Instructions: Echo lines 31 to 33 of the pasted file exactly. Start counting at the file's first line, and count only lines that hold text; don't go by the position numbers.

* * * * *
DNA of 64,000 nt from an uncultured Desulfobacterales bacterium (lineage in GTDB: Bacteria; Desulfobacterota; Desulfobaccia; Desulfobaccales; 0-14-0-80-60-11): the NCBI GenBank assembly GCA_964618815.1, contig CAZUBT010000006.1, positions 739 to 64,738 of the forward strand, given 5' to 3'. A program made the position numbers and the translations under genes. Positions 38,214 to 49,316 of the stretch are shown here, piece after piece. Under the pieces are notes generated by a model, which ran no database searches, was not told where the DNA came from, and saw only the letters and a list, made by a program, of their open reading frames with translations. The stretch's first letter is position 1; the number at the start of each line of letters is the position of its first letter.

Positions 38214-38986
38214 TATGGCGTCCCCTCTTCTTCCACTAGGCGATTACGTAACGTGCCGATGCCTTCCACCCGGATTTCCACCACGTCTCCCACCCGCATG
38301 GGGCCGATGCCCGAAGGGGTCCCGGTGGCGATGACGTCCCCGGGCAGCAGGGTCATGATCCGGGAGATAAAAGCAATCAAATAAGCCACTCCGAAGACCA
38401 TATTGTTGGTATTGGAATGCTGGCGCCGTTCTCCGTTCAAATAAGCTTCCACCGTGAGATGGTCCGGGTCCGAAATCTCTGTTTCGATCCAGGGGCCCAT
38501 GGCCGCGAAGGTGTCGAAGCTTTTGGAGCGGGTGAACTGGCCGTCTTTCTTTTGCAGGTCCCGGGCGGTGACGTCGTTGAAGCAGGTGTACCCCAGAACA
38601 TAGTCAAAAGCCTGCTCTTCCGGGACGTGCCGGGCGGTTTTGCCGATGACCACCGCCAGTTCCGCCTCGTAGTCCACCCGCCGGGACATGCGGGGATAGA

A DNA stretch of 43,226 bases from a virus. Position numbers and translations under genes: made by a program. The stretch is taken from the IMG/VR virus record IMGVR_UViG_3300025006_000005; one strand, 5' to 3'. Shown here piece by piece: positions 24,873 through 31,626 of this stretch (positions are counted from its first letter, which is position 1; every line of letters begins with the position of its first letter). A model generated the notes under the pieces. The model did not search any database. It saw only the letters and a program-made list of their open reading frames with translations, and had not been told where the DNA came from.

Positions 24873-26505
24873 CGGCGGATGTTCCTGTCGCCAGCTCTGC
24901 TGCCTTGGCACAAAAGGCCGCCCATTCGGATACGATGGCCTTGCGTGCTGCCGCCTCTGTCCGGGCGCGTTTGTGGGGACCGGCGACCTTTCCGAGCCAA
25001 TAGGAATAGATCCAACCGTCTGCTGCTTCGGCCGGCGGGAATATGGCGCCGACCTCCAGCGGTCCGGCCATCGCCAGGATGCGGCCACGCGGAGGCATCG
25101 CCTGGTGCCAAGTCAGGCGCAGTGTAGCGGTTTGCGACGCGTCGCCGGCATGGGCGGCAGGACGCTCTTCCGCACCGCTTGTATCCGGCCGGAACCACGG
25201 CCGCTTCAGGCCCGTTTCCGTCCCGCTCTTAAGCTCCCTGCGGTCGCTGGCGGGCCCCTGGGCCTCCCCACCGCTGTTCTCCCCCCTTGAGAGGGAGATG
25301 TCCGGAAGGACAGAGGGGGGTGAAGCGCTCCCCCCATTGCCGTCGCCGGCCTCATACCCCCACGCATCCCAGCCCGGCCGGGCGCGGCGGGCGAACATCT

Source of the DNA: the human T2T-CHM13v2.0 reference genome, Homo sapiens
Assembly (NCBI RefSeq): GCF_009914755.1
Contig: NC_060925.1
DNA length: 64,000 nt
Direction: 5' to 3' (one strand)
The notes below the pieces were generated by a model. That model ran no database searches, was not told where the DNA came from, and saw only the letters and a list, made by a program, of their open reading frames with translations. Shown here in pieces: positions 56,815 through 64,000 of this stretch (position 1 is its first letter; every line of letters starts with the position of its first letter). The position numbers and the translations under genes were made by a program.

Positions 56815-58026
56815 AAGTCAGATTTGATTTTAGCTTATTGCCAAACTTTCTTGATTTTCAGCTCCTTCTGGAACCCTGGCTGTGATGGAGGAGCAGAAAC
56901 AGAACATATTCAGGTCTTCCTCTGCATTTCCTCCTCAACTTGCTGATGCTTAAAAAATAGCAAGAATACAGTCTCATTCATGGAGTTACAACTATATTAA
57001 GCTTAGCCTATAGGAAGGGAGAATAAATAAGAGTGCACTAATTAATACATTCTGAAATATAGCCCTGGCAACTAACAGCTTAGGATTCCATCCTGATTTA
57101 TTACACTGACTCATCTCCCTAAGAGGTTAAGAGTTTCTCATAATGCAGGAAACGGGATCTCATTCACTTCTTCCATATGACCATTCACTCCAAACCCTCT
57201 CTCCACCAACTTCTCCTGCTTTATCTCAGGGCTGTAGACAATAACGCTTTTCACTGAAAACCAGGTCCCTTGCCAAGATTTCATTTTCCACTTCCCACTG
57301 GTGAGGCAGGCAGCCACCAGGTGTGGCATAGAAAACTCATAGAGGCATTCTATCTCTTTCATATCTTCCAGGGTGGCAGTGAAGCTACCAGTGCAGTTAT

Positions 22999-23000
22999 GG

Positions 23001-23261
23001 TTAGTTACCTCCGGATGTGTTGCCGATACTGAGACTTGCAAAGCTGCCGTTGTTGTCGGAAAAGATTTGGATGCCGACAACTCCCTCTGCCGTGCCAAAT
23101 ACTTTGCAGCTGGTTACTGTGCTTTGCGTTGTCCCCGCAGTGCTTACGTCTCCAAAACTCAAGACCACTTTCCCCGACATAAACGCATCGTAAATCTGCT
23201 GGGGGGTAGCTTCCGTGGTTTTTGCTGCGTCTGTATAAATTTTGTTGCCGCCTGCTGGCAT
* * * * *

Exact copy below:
Positions 23001-23261
23001 TTAGTTACCTCCGGATGTGTTGCCGATACTGAGACTTGCAAAGCTGCCGTTGTTGTCGGAAAAGATTTGGATGCCGACAACTCCCTCTGCCGTGCCAAAT
23101 ACTTTGCAGCTGGTTACTGTGCTTTGCGTTGTCCCCGCAGTGCTTACGTCTCCAAAACTCAAGACCACTTTCCCCGACATAAACGCATCGTAAATCTGCT